My reasons for embarking on this course then include extending my experiences with MOOCs from the participant perspective, but crucially this is a topic which currently of importance to me in my formal studies. (And I’m immediately struck by my use of the word ‘formal’ and how I set it apart from my participation in this MOOC. Is one formal and the other not? Something to explore further.). I’m also attracted by the fact that the course ‘leader’ is Daniel Miller, who produced one of the seminal works associated with the early days of digital/virtual ethnography2. I guess that if you are familiar with his works, it conveys a sense of legitimacy or gravitas for the course.

In a rather timely doctoral supervision meeting this week, when I mentioned that I’d’ embarked on the MOOC, it was pointed out that this might also present an additional opportunity. To reflect on my experience as a learner within a larger community of learners, who are all focused on social media and are brought together within an environment which has several parallels with social media. It was suggested that it might prove illuminating to journal my participation, so what follows over forthcoming posts constitutes that process.


Although I don’t have access to any of the underlying data, it appears there are around 15000 participants, located around the globe (click the map to visit the ‘live’ version):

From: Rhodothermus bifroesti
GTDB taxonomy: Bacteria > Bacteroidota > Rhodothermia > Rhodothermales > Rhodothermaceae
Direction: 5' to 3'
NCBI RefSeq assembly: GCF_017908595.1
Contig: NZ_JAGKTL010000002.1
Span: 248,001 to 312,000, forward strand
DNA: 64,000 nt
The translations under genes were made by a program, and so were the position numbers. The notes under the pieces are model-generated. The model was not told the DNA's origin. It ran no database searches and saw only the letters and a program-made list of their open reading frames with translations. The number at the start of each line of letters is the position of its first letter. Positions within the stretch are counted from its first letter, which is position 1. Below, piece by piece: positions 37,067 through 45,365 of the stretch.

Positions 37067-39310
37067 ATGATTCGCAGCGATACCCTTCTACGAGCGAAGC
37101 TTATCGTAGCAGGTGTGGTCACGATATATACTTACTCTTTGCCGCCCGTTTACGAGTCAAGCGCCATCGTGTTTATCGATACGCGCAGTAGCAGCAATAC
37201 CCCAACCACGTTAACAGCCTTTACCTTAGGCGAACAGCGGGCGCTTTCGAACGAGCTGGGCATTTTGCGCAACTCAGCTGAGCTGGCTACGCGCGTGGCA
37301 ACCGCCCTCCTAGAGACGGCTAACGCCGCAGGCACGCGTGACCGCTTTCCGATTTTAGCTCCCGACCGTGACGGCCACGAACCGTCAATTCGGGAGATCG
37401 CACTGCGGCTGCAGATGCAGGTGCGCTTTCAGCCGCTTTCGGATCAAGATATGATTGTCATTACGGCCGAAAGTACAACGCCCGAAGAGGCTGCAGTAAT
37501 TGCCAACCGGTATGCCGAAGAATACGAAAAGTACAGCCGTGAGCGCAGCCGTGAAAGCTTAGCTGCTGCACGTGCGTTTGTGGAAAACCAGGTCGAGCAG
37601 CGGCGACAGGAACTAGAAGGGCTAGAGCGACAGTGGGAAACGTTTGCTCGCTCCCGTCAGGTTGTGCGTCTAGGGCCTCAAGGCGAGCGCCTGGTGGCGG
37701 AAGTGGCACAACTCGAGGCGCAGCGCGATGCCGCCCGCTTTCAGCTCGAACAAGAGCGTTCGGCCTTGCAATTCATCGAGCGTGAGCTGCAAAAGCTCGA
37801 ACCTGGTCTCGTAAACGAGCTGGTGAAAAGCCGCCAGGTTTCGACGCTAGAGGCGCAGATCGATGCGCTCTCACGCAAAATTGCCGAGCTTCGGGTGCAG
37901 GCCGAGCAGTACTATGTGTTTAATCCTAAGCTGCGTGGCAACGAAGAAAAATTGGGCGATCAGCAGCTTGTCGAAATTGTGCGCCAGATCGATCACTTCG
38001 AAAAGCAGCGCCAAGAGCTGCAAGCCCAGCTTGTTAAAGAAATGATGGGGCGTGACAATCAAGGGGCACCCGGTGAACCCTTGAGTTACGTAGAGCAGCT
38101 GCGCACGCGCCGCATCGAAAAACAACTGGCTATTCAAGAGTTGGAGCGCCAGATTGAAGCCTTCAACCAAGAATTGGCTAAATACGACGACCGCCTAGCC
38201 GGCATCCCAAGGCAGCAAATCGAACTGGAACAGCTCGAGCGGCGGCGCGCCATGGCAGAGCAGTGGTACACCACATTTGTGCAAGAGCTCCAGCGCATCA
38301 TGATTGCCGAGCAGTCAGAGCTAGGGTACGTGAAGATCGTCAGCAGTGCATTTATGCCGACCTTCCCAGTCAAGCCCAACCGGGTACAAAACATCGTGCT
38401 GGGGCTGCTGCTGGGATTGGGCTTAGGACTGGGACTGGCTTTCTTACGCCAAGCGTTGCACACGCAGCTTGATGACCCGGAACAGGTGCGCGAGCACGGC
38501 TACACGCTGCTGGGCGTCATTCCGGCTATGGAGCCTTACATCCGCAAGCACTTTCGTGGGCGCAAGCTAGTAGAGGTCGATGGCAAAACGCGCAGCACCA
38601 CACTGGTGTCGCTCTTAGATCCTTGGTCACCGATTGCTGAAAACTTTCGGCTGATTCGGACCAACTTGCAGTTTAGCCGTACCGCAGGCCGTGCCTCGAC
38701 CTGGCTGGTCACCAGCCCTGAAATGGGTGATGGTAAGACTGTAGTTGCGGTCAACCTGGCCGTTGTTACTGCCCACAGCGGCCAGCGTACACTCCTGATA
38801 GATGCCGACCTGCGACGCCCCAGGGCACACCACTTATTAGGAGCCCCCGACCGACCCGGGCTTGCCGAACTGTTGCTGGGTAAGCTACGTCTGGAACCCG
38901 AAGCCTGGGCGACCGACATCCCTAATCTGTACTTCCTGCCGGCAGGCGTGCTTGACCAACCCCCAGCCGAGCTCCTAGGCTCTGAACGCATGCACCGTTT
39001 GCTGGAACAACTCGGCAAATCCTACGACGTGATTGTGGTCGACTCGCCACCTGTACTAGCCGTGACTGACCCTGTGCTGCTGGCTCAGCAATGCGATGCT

Locations of participants from around the world
Locations of participants from around the world

The distribution leaves much to discuss, as I’m sure the course leaders will be doing. Naturally, the UK features heavily and South America too, yet perhaps surprisingly, not its northern counterpart. Nor indeed Australia and New Zealand. I wonder if the map, representing only 10% of the participants, reflects the distribution of the population as a whole?

I’m participating in the English strand of the course, though I understand it is also being offered in several other languages, perhaps associated with the field sites? Any further observations then, will be based on what I’ve seen within the English strand and may not reflect what is happening across the others. Anecdotally, based solely on my observations in the discussion threads, I’d say there is a 4:1 female:male gender split, for which there may be a host of reasons. It’s hard to establish ages, but from profile pics (perhaps unlikely to be relaible for a number of reasons) there appears to be a range spanning young adults to those of us with more … experience.

In the next post, I’ll focus on the exercises within Week 1.

1LIYANAGUNAWARDENA, Tharindu Rekha, ADAMS, Andrew Alexandar and WILLIAMS, Shirley Ann (2013). MOOCs: A systematic study of the published literature 2008-2012. [online]. The international review of research in open and distributed learning, 14 (3), 202-227
2MILLER, Daniel and SLATER, Don (2000). The Internet : An Ethnographic Approach. [online]. Oxford, Oxford : Berg.